Tag Archives: University of Chicago

Three the Hard Way: Breaking the feedback loop of time.

three the hard way

Friday July 10th marks the opening of a culminating group exhibition, part of my artist residency at the University of Chicago.

from the show’s description:
“Three the Hard Way” is an exhibition takes its title from a 1974 blaxploitation classic in which three action heroes, Fred Williamson, Jim Kelly, and Jim Brown must save the race from a neo-Nazi organization bent on black genocide. The exhibition features the 2014/2015 Arts + Public Life/Center for the Study of Race, Politics & Culture artists-in-residence Ayana Contreras, James T. Green, and David Leggett, all squarely post-Civil Rights children born after Williamson, Kelly, and Brown saved the world. Although we may breathe a collective sigh of relief, the work of these artists suggests there is much to account for since then culturally, politically, and socially. How do we square nostalgia for a Black Nationalist period with events in the wake of the Trayvon Martin shooting?

My work particularly asks about the dialogue that can exist between older materials (photographs and records, particularly), and the hot-button issues that still haunt us today (police brutality, poverty, racism, et al). It also asks if we are in some sort of feedback loop, where the socio-political progress folks hoped to see come out of the Black Power era has yet to fully manifest itself.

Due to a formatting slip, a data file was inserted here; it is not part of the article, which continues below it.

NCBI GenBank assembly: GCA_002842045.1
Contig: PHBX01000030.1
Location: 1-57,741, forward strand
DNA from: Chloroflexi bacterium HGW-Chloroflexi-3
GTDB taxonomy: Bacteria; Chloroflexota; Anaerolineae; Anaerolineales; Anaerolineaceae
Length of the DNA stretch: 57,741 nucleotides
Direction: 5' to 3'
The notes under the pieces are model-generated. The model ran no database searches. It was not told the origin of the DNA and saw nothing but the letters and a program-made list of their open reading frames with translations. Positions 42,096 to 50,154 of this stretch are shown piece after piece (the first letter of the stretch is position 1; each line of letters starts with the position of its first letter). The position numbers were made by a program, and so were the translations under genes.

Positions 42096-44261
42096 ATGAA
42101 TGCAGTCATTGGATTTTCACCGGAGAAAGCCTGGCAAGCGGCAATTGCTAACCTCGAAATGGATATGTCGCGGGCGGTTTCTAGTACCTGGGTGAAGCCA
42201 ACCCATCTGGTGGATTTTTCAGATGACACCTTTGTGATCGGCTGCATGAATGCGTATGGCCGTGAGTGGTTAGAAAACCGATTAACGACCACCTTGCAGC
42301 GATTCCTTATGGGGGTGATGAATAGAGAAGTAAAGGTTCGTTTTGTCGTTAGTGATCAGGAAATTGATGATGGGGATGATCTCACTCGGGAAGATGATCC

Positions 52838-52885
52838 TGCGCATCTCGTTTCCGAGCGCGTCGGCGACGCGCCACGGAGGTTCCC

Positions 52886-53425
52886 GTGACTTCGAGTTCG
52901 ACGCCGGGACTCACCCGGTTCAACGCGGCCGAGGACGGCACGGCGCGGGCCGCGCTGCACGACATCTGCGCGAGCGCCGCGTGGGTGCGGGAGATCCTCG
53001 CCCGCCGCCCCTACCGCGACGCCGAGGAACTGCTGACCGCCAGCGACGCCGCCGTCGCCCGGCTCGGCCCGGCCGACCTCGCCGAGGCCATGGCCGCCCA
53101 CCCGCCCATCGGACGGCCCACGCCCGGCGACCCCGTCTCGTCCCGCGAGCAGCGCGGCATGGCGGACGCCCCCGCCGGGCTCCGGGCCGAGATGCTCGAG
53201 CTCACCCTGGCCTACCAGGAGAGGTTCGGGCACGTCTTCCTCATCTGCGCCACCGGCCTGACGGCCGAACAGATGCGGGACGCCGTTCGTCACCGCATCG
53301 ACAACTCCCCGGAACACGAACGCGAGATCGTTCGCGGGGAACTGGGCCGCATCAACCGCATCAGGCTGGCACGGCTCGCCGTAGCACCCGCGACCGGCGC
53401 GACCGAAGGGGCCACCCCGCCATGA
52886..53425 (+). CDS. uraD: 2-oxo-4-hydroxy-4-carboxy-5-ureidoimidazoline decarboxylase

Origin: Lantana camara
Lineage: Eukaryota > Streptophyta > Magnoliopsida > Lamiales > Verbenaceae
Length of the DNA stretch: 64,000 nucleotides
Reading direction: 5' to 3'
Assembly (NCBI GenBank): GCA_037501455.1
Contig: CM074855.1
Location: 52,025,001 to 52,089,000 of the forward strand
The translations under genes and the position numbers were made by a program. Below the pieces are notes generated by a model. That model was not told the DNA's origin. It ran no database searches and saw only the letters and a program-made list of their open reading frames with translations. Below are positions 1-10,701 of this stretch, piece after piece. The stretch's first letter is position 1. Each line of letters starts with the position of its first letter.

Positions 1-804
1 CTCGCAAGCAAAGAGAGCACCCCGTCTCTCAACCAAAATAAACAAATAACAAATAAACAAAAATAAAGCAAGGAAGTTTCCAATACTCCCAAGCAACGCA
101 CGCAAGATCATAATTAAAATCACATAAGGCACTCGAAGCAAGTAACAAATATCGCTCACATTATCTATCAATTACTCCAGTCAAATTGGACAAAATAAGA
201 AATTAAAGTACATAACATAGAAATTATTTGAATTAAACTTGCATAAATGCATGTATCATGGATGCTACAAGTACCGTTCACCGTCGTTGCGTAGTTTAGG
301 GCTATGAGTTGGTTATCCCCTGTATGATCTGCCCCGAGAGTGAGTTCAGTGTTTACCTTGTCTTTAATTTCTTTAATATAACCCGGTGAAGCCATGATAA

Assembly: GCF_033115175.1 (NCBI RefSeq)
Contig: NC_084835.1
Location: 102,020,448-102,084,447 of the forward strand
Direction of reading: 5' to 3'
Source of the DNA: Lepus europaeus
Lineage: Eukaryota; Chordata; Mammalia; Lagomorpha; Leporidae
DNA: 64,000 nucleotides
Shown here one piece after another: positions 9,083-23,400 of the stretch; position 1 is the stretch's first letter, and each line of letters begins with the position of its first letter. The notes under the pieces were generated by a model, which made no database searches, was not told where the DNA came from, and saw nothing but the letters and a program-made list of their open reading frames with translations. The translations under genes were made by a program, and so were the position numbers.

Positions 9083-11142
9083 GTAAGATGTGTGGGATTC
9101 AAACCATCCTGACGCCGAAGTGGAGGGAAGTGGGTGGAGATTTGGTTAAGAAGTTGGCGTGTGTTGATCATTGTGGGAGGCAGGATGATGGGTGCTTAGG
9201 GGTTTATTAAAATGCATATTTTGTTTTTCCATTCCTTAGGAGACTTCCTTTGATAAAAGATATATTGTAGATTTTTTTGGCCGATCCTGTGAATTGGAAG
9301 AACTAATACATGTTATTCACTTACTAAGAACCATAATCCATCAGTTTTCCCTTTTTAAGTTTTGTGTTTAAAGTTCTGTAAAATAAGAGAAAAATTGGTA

As we draw more and more parallels between this moment’s societal ills and the social issues of previous eras, what ideas can we extract from those earlier times? What can we use to break the feedback loop and to push forward?

impressions
Guest curated by Hamza Walker.

Exhibition on view Jul 10–Aug 23, 2015
Logan Center for the Arts / 915 E 60th Street, Chicago.

“Nights at the Museums” Opening Reception: Fri, Jul 10, 6–8pm / Free

Programming:

All Events located in Gallery

Wed, Jul 29, 6–7:30 pm – Artists in Conversation: Ayana Contreras

Wed, Aug 5, 6–7:30 pm – Artists in Conversation: James T. Green

Wed, Aug 12, 6–7:30 pm – Artists in Conversation: David Leggett

Sun, Aug 23, 2–4 pm – Closing Reception and Catalog Release
Presented by the University of Chicago’s Arts and Public Life, Center for the Study of Race, Politics and Culture, and Logan Center Exhibitions.

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100 Saxophones for Sun Ra

100 Saxophones for Sun Ra

Chicago Free Jazz composer and saxophonist David Boykin invites you to participate in 100 Saxophones for Sun Ra. David is currently a Resident Artist at the University of Chicago’s Arts + Public Life/Center for the Study of Race Politics and Culture.

David has put out an open call for 100 saxophonists to participate in a musical tribute to Sun Ra in commemoration of the 100th anniversary of his birth. 100 saxophonists will convene and perform “Happy Birthday” at 12 noon in Washington Park (on Chicago’s South Side) on Thursday May 22, 2014, his 100th birthday.

According to the open call: